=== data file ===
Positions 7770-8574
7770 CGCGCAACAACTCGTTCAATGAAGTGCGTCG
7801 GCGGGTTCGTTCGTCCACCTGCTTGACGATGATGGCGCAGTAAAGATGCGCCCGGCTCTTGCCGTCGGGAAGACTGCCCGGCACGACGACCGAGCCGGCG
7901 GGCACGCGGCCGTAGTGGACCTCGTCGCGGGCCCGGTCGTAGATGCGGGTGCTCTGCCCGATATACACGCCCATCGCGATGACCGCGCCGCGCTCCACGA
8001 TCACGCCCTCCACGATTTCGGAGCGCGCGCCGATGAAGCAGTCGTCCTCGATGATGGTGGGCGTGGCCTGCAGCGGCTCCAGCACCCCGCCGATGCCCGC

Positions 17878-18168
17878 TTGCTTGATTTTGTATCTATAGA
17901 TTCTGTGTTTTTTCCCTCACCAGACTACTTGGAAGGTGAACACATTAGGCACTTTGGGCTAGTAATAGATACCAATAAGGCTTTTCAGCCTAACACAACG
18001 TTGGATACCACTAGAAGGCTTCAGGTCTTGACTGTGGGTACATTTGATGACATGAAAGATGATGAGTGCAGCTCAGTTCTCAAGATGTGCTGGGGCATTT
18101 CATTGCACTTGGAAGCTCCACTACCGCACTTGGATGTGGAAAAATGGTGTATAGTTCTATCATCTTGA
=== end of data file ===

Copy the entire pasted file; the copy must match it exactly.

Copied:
Positions 7770-8574
7770 CGCGCAACAACTCGTTCAATGAAGTGCGTCG
7801 GCGGGTTCGTTCGTCCACCTGCTTGACGATGATGGCGCAGTAAAGATGCGCCCGGCTCTTGCCGTCGGGAAGACTGCCCGGCACGACGACCGAGCCGGCG
7901 GGCACGCGGCCGTAGTGGACCTCGTCGCGGGCCCGGTCGTAGATGCGGGTGCTCTGCCCGATATACACGCCCATCGCGATGACCGCGCCGCGCTCCACGA
8001 TCACGCCCTCCACGATTTCGGAGCGCGCGCCGATGAAGCAGTCGTCCTCGATGATGGTGGGCGTGGCCTGCAGCGGCTCCAGCACCCCGCCGATGCCCGC

Positions 17878-18168
17878 TTGCTTGATTTTGTATCTATAGA
17901 TTCTGTGTTTTTTCCCTCACCAGACTACTTGGAAGGTGAACACATTAGGCACTTTGGGCTAGTAATAGATACCAATAAGGCTTTTCAGCCTAACACAACG
18001 TTGGATACCACTAGAAGGCTTCAGGTCTTGACTGTGGGTACATTTGATGACATGAAAGATGATGAGTGCAGCTCAGTTCTCAAGATGTGCTGGGGCATTT
18101 CATTGCACTTGGAAGCTCCACTACCGCACTTGGATGTGGAAAAATGGTGTATAGTTCTATCATCTTGA